Teknotic, I definitely share your skepticism about these kind of claims. I would be very interested if anyone had any insider info. I know there ARE humane meat producers--I used to work at PCC and I knew much more about the industry then, but I'm not up on who does a great job anymore.

                                          1. re: christy319

                                            As I was reading this thread, I started to chuckle because it reminded me of a recent episode of Portlandia. If you haven't seen Portlandia, it's a new sketch comedy show with Fred Armisen (SNL) that satires the attitudes/lifestyles of Portlanders...

                                            It the first episode, there is a skit called "Is it local?" A couple go into a Portland restaurant, but before ordering chicken, they proceed to ask the server endless details about it.

                                            Woman: "Could you tell us about the chicken"
                                            Server: "The chicken is a heritage breed, woodland raised chicken, that's been fed a diet of sheep's milk and hazelnuts"

                                            The skit continues as the couple asks how big an area the chicken can roam, is it Oregon Tilth Organic or merely USDA Organic? are the hazelnuts also local? Even after getting a fact sheet - which includes the name of this individual chicken and picture of him at the farm - the couple feels compelled to visit the farm to see first hand before they can order it.

                                            It sounds a lot like the questions being asked here. We've already queried the local stores; who is going to volunteer to go out to Draper and see the conditions for themselves? :)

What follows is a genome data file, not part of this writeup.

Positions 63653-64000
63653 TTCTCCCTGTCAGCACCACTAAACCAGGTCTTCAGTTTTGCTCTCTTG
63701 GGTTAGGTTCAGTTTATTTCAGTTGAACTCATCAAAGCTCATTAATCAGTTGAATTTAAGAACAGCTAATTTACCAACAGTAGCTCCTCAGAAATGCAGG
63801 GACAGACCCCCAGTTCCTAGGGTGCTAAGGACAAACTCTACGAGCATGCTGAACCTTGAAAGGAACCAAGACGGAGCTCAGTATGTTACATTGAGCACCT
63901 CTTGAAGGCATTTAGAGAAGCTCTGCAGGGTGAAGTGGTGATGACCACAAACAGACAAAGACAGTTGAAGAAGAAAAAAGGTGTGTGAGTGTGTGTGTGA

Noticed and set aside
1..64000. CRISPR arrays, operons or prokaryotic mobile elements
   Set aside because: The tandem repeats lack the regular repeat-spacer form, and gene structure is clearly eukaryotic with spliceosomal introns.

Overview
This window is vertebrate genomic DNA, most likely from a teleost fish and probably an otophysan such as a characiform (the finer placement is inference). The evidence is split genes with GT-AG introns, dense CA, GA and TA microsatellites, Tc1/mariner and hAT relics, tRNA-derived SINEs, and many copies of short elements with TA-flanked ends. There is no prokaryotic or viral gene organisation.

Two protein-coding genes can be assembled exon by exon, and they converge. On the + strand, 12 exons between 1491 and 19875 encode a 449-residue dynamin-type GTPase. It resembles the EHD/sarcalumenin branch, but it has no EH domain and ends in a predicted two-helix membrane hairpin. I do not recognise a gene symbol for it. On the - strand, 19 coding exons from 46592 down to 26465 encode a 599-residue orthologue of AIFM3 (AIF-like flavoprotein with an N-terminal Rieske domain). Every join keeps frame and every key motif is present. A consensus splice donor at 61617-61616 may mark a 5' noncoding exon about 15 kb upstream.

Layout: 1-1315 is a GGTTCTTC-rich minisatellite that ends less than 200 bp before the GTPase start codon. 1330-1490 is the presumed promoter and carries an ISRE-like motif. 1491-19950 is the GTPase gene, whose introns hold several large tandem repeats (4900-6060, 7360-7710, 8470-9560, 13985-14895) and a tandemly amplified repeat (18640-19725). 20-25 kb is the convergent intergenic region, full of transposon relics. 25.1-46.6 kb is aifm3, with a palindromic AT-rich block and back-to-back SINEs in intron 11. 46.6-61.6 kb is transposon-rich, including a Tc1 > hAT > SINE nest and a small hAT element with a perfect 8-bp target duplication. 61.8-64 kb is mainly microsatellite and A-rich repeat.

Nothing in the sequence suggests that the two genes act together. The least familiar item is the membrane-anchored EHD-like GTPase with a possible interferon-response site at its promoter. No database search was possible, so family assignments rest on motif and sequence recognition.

1. re: thomco

                                              Not about chicken, but salmon, and filmed at Ponti Seafood. Way before Portlandia, was Almost Live from the late 80's and 90's.


                                                1. re: Bethwick

                                                  Further proof that Portland just copies Seattle all the time.

                                                2. re: thomco

                                                  Oh, totally. Even as I was typing my questions I was laughing, thinking of this skit. I LOVE this show.

                                                  1. re: thomco

                                                    Thanks for the laugh Thomco! Dang funny!

                                                    "The chicken you'll be enjoying tonight...his name was Colin..."

                                                    1. re: thomco

                                                      I'm tempted. Who knows where they're located?